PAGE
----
The waste management sector could help soften the blow of the energy crisis as it can potentially produce more energy than it currently does, according to EU trade organisation FEAD.
Brussels-based FEAD, which represents 3,000 waste management companies, said on July 27 that the waste sector could play a “fundamental role” in ending the EU’s dependence on Russian fossil fuels and tackling the climate crisis, as it does not at present operate at “full capacity” to produce and save energy.
The association claims the sector could play an essential role in helping the EU meet its goals as recycling recovery can save resources, reduce emissions and energy use, as well as prevent the use of new raw materials and fossil fuels.
FEAD also said backing electricity and heat produced from waste through incineration and anaerobic digestion would give Europe the opportunity to “diversify” its energy supply.
Peter Kurth, FEAD’s president, said: “The European waste management sector has a role to play in the decarbonisation of our society, avoiding the combustion of fossil fuels and the use of virgin raw materials.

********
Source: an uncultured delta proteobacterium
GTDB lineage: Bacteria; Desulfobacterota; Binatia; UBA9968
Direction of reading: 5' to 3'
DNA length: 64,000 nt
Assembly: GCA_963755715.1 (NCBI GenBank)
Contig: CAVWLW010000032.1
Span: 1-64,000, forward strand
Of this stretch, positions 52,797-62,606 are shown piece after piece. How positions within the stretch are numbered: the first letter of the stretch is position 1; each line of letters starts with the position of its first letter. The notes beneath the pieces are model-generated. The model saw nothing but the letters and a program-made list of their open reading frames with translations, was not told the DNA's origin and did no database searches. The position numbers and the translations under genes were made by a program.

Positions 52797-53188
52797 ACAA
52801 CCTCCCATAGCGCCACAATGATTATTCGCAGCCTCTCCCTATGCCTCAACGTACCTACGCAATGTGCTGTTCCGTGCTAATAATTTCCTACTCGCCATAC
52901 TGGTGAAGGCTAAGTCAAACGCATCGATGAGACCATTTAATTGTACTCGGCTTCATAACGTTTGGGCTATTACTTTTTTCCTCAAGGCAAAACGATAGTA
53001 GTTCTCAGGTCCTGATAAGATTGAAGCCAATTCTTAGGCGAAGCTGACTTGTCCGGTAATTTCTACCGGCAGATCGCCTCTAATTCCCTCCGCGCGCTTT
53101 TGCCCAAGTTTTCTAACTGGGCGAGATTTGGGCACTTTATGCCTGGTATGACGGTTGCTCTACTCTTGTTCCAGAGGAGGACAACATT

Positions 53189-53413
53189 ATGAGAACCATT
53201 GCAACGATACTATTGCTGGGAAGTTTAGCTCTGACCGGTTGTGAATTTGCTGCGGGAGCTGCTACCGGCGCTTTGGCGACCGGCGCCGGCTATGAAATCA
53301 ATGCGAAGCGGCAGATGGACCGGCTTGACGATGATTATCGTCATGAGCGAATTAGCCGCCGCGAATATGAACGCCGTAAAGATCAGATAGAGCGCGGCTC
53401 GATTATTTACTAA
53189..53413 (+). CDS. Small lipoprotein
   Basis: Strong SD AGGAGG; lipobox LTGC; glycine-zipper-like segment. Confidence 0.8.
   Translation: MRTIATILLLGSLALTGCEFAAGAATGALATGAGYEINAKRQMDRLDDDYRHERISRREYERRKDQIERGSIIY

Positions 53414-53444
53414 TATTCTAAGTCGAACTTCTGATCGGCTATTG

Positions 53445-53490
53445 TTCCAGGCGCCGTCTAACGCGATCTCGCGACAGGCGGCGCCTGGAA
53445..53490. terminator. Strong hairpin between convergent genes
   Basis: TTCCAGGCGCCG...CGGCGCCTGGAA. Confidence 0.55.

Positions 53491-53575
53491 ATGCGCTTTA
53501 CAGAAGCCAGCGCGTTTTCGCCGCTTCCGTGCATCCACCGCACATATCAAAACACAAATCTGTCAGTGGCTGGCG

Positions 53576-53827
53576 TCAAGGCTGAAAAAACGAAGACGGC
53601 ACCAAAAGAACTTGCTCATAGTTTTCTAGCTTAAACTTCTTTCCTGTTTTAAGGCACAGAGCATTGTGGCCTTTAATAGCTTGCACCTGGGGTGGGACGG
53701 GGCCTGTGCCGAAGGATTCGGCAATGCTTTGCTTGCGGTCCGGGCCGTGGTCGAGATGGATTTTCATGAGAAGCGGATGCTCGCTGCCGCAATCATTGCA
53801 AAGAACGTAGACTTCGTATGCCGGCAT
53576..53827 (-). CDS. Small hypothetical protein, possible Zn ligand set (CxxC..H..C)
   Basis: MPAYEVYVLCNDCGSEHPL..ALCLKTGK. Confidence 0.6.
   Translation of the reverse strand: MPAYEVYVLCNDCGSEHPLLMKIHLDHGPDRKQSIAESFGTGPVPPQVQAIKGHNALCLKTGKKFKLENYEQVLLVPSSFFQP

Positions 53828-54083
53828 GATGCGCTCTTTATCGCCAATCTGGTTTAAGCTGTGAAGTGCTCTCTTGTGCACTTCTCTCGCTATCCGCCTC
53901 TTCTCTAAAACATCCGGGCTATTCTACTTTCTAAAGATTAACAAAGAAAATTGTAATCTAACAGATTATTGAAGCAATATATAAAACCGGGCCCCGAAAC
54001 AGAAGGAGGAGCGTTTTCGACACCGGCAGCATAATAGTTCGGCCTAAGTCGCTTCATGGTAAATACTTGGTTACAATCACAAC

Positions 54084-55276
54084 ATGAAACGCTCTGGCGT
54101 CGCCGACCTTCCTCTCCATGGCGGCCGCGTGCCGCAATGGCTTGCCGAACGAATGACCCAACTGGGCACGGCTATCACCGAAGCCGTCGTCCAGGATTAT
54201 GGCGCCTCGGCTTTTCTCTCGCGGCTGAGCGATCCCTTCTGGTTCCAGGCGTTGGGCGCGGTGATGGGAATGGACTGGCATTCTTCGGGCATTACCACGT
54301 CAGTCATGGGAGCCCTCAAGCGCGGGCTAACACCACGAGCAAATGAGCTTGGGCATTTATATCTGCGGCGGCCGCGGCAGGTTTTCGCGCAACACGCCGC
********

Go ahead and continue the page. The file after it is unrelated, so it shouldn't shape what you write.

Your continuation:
“It has a role to play in the promotion of a circular economy by producing secondary raw materials and safely treating non-recyclable waste, and it has a role to play in the energy independence of the EU, by providing energy from a local, reliable, safe source.
“This essential role needs to be consistently recognised across the EU legislation and its requirements clearly and realistically established with a holistic approach.”
To that end, FEAD has made a list of demands calling on the EU to recognise the sector’s positive contributions and to be eligible for any relevant regulatory tools.
In addition, FEAD has demanded the recognition of “energy recovery recovery from selectively collected, residual, non-hazardous waste” as a process which play an integral and substantial role in aiding the transition to a circular economy.